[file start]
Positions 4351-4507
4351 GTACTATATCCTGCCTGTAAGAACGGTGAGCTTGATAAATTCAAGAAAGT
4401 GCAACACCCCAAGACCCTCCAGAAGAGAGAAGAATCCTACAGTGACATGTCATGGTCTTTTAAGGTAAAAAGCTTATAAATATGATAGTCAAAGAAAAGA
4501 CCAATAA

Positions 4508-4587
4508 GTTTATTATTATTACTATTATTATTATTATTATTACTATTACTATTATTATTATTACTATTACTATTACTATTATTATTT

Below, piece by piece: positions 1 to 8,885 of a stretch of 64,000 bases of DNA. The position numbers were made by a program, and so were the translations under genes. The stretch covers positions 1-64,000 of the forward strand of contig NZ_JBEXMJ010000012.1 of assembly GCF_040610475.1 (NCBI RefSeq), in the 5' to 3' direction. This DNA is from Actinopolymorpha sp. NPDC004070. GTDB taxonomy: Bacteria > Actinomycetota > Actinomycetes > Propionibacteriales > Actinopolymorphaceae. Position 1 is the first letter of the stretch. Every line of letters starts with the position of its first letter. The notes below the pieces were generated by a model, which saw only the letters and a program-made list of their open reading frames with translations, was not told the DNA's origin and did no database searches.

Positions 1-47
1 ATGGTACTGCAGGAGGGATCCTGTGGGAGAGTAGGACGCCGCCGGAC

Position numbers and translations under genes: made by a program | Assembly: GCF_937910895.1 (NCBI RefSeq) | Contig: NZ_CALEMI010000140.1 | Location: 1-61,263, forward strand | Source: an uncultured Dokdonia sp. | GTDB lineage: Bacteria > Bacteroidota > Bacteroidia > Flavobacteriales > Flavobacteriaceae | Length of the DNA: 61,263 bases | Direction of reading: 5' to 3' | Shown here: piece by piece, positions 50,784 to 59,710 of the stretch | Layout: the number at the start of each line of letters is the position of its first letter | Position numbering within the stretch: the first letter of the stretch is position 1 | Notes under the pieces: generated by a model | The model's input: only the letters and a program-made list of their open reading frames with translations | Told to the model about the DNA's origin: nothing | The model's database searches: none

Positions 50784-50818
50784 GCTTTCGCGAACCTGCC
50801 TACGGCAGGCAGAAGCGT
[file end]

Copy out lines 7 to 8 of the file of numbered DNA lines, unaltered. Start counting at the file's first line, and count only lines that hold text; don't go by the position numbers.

Below, piece by piece: positions 1 to 8,885 of a stretch of 64,000 bases of DNA. The position numbers were made by a program, and so were the translations under genes. The stretch covers positions 1-64,000 of the forward strand of contig NZ_JBEXMJ010000012.1 of assembly GCF_040610475.1 (NCBI RefSeq), in the 5' to 3' direction. This DNA is from Actinopolymorpha sp. NPDC004070. GTDB taxonomy: Bacteria > Actinomycetota > Actinomycetes > Propionibacteriales > Actinopolymorphaceae. Position 1 is the first letter of the stretch. Every line of letters starts with the position of its first letter. The notes below the pieces were generated by a model, which saw only the letters and a program-made list of their open reading frames with translations, was not told the DNA's origin and did no database searches.

Positions 1-47